Lacking a “fix,” this combination of tax increases and spending cuts will pull enough resources out of the economy to cut output growth this year by 3.0 to 4.0 percentage points in the worst case and 0.5 percentage points in the best case. Either way, the consequences for consumer spending and employment are significant and could be devastating for U.S. containerized imports just when it appeared economic conditions were improving.
Even if Republicans and Democrats reach deep compromises that provide for higher taxes and reduced spending on a more gradual trajectory, the massive level of government debt will continue to restrain private sector investment, hiring and, ultimately, output growth.
Third quarter 2012 U.S. GDP estimates support this position. Although output growth increased by an annualized 2.7 percent during the quarter, the pace of expansion remains below long-term trends and was insufficiently above the previous quarter’s 1.6 percent rate of expansion to support an appreciable upward revision in the forecasts for the fourth quarter of 2012 and 2013.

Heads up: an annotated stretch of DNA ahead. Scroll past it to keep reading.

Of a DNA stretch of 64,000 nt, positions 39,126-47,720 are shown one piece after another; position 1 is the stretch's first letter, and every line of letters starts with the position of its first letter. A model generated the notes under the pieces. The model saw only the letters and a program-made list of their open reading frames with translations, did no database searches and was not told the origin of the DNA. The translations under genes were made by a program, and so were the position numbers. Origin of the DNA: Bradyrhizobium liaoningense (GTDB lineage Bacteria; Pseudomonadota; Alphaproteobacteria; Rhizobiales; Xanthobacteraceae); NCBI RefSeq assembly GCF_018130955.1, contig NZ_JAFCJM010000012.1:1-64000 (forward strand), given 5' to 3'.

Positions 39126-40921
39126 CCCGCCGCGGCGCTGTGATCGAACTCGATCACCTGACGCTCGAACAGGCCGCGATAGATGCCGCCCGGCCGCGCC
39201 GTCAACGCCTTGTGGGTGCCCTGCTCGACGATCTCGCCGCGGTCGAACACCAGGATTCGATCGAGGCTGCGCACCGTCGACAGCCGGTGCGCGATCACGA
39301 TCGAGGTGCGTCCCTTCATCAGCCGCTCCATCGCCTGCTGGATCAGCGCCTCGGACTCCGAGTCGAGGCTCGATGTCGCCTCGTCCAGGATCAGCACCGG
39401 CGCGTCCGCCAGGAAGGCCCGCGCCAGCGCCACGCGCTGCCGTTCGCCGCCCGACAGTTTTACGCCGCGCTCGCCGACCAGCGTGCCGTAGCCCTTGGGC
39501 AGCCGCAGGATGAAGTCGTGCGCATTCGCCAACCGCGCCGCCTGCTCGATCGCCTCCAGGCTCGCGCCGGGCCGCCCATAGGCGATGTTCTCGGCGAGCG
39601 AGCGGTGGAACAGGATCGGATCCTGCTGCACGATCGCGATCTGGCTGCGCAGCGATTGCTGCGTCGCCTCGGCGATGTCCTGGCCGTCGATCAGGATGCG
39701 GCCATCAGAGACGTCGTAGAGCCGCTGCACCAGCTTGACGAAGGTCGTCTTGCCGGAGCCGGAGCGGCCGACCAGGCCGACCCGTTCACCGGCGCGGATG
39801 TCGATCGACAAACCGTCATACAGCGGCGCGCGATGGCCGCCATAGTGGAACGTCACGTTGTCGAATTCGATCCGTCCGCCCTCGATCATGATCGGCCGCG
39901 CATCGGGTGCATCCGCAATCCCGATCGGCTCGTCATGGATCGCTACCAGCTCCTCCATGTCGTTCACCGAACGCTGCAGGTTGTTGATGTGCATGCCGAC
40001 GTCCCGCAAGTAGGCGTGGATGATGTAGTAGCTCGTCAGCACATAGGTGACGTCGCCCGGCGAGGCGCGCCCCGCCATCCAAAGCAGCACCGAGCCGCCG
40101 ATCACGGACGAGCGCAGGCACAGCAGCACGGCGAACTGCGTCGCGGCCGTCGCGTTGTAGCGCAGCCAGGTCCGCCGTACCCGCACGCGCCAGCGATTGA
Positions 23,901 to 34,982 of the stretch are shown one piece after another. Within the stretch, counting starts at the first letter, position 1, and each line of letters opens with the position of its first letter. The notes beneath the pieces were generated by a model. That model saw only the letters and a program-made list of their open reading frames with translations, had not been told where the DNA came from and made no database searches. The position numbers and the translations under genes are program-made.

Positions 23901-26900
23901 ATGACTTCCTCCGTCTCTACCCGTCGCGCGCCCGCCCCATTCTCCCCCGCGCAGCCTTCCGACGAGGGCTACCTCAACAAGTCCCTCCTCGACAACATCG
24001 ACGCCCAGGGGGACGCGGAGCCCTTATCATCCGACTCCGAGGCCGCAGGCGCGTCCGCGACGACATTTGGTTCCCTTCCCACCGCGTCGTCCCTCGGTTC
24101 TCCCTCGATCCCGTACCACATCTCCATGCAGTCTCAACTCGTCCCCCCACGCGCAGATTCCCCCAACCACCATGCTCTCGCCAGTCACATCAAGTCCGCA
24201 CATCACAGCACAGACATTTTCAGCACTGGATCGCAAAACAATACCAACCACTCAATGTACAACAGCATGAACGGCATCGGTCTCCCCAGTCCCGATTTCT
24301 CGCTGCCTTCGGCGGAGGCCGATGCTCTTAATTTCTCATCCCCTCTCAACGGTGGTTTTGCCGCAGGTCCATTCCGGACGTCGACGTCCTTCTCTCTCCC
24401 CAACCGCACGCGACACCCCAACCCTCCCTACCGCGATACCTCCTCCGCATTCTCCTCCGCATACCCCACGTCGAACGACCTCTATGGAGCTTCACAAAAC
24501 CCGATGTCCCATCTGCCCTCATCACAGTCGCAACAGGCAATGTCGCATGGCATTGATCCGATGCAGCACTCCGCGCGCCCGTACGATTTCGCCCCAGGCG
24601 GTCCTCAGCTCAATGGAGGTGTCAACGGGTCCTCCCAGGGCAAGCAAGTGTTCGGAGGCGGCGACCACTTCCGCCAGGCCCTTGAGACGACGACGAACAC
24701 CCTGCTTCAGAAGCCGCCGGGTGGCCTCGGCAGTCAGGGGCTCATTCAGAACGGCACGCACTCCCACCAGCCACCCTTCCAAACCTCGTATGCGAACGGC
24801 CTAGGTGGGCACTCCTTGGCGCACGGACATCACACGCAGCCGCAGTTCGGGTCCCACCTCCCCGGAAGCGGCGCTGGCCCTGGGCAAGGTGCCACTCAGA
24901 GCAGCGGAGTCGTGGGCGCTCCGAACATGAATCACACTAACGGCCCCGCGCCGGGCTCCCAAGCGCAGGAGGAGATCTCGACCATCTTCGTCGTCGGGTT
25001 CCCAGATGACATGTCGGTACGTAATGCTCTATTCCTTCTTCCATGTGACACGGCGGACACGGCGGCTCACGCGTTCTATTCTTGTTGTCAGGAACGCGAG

Liquidity and tight credit conditions no longer can be blamed for the halting recovery. U.S. corporations are sitting on sufficient cash that, if committed to output expansion, would support a far more robust economic growth. Instead, it’s investor uncertainty, caused to a large degree by the U.S. government’s inability to adequately address the nation’s long-term debt, that remains the primary obstacle between a more robust expansion and the current tepid pace of growth.
Add deepening weakness in the United States’ European trading partners, slower growth in Asia and uncertainties regarding the geopolitical environment, especially in the Persian Gulf, and the outcome could not have been any different.